Bankruptcy petitions fall below 1,000 mark
The number of individual monthly bankruptcy filings fell below 1,000 for the first time in a year last month, although the overall situation remains worse than at any time since the outbreak of severe acute respiratory syndrome more than five years ago.
The number of bankruptcy filings for October was 992, down 13 per cent month on month, although the figure represented a slight rise against a year ago, government figures show.
The filings took the total number of petitions this year to 13,872; during the same 10-month period last year there were 9,063 filings. Despite the fewer filings last month, the overall situation remains bleak - this year is already on track to record the most petitions since the Sars outbreak in 2003, when the number hit 22,092.
Of the 992 petitions last month, 54 were submitted by creditors, the lowest number since April.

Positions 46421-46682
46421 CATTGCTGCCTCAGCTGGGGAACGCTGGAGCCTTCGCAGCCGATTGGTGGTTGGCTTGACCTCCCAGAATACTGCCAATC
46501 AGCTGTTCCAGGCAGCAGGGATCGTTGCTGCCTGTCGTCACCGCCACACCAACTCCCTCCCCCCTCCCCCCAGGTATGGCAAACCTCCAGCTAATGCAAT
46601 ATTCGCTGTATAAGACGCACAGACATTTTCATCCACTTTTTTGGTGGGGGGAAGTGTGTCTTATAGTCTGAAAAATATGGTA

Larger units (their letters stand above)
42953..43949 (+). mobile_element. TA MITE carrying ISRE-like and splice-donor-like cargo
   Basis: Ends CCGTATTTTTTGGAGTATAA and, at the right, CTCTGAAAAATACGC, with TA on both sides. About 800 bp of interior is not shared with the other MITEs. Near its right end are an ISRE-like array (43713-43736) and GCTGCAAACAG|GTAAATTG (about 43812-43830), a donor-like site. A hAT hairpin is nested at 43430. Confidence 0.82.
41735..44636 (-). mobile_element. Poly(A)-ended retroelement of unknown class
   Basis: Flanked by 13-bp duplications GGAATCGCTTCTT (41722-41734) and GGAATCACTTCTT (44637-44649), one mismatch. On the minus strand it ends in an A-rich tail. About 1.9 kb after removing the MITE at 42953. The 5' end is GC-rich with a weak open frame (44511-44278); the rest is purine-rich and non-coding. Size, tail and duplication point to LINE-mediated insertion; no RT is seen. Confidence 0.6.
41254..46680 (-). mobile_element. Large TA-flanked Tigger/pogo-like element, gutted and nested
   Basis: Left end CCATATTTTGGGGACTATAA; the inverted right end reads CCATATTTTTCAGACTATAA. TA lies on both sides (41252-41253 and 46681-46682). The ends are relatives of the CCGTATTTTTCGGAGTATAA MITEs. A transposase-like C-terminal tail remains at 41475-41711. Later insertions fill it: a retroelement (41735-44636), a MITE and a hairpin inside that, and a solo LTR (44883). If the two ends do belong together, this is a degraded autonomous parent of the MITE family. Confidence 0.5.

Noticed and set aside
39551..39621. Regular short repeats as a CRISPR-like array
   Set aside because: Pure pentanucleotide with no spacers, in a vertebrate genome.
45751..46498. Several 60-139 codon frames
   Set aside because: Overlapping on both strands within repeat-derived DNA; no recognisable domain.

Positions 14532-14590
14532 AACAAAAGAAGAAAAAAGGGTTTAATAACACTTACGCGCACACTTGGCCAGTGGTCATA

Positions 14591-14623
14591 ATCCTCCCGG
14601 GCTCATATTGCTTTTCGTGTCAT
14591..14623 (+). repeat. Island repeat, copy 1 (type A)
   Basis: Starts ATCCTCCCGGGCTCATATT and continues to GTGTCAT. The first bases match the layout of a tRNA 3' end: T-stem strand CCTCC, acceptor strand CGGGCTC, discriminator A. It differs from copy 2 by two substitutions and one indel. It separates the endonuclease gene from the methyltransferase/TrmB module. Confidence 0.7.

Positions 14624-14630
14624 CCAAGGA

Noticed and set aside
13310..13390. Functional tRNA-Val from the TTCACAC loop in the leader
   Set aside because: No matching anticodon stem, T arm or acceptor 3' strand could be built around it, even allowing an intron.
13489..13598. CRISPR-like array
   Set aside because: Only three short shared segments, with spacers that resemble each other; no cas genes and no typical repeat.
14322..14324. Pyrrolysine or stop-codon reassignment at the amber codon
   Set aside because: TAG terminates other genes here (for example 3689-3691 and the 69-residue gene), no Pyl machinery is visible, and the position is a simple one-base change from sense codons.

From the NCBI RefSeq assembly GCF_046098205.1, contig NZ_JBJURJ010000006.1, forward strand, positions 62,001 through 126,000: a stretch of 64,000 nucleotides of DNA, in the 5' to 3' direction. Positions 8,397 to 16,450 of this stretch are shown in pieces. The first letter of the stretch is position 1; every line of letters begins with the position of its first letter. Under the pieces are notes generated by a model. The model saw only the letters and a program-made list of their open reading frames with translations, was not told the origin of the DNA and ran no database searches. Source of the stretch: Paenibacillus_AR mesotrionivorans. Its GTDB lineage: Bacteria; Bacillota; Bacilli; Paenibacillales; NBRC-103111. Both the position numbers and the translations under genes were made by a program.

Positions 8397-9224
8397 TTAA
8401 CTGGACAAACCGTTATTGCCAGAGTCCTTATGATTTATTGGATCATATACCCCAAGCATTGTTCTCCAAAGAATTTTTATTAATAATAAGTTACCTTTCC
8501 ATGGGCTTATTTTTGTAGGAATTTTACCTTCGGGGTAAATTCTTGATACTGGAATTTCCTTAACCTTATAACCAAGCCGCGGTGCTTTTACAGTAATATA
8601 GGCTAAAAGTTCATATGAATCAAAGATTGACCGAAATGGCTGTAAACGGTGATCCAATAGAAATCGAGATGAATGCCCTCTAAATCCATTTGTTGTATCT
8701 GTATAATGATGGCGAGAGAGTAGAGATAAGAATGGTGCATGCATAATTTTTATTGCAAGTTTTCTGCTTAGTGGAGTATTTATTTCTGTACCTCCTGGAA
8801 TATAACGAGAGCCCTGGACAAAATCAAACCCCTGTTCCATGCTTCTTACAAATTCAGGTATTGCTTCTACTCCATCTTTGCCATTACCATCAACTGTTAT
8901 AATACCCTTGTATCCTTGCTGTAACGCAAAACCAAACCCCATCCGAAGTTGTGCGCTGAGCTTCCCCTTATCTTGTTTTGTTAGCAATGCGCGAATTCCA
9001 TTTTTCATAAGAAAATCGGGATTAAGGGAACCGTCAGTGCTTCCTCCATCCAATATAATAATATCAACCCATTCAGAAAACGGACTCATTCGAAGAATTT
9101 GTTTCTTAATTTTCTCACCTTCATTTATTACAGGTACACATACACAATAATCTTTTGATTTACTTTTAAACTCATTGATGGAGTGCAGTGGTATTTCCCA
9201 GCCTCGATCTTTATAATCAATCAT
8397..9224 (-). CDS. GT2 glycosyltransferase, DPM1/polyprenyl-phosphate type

The 10-month tally for petitions presented by creditors was 741, slightly worse than the 717 petitions recorded in the same period a year ago.
The number of compulsory winding-up petitions for businesses also fell to 60 last month, from 61 in September and from 66 a year ago.
The number of compulsory winding-up petitions in the first 10 months of this year increased almost a quarter year on year, to 649 from 521.
During the Sars outbreak, the number of monthly personal bankruptcy petitions regularly rose to more than 2,000, compared to an average of several hundred in the aftermath of the Asian financial crisis.
Despite the loss of personal wealth and the downturn in global trade, Hong Kong's economy grew 0.4 per cent in the third quarter of this year over the previous quarter, and further narrowed the year-on-year decline to 2.4 per cent.
Bankruptcy data is a lagging indicator, usually by between six and 12 months, and does not necessarily reflect the current economic situation.